There are more than 400,000 children in the foster care system in the United States, and of those, about 100,000 of them are eligible for adoption. These numbers are only increasing, said Kurtz, in the wake of the opioid crisis.

“Now is not the time to limit agencies that are able to serve children,” the archbishop said. “Intolerance for religious views has real consequences, as vulnerable children suffer the most.”

He noted that in Arkansas, faith-based organizations are responsible for recruiting half of the state’s foster families.

“Our country is much richer when we have public-private partnerships that work well,” Kurtz said, emphasizing that faith-based groups often have “very deep roots” in a community, and have the the trust of community members.


Detroit celebrates the first feast of the 'approachably holy' Blessed Solanus Casey

Mon, 07/30/2018 - 18:39

Detroit, Mich., Jul 30, 2018 / 04:39 pm (CNA/EWTN News).- Sixty one years after his death and eight months after his beatification, Blessed Father Solanus Casey is still able to draw crowds in Detroit.

The porter priest and Capuchin friar’s first feast day was celebrated in the Archdiocese of Detroit July 30, with a novena for his canonization and various Masses and special events held throughout the area in his honor.

Four Masses for Solanus were celebrated over the weekend and on Monday, including two celebrated by Archbishop Allen Vigneron. Each Mass was packed to full or overflowing, Fr. David Preuss, OFM Cap. and director of the Solanus Casey Center, told CNA.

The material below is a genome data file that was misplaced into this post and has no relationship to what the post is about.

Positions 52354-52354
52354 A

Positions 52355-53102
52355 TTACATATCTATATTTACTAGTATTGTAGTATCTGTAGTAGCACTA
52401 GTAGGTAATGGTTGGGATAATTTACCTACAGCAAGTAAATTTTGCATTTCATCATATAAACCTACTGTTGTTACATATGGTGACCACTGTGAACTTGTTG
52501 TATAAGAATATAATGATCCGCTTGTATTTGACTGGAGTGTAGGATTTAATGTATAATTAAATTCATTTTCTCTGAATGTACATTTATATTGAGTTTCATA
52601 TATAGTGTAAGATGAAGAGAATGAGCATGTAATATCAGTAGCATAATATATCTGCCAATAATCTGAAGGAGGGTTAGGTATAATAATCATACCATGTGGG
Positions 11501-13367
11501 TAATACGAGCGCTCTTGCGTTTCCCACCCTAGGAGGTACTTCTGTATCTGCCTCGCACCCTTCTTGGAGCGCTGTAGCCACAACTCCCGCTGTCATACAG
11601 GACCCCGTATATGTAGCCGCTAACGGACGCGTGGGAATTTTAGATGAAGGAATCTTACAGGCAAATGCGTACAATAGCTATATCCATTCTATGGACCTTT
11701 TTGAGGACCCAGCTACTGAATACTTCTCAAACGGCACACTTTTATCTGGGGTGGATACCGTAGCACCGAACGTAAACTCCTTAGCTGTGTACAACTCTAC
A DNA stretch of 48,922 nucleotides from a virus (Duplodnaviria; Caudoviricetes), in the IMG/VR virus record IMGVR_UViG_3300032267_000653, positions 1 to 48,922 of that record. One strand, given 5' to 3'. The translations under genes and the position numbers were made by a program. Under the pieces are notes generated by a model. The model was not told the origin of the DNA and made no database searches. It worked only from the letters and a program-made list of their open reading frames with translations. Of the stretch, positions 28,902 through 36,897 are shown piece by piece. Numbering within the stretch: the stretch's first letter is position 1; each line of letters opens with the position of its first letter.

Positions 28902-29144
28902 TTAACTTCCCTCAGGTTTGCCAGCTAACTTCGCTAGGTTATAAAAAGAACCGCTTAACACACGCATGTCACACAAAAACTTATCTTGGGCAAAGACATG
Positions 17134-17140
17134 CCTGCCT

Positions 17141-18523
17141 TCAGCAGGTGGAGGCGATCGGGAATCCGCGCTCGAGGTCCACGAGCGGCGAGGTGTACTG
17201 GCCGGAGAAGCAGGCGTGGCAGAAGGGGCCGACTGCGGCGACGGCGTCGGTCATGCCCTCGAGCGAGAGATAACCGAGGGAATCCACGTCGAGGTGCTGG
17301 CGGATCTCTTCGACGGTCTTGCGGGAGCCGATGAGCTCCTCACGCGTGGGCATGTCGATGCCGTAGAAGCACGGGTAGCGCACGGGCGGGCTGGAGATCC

When asked why so many people of Detroit and beyond continue to be drawn to Solanus even decades after his death, Preuss said it is because Solanus was “good to people.”

“That’s it, he’s good to people, he always was, and he continues to be,” Preuss said.

“People were asking how many people are going to come (to his feast day events) and I said look...he is a powerful intercessor, and we hear about new favors every week, they happen all the time,” Preuss said, so he was not surprised at the overflow crowds.

Fr. Solanus was a friar and simplex priest, meaning that, due to lesser academic abilities, he was not allowed to preach or to hear confessions.

This meant he carried out simpler tasks, and in Detroit he is fondly remembered as the porter (doorkeeper) at St. Bonaventure Monastery in Detroit, where he served 1924-1945.

As porter, Fr. Solanus became the main link from the brothers to the outside world, and he became renowned among the people of Detroit for the gentle and willing counsel that he offered from his post at the door, and for the miracles attributed to his intercession.

In order to be beatified in the Catholic Church, a miracle must be attributed to a person’s intercession after their death and approved by the Vatican.

For Solanus, that miracle was the curing of a skin disease in Paula Medina Zarate, a woman from Panama, who also made the trip to Detroit this week to celebrate Blessed Solanus’ feast day.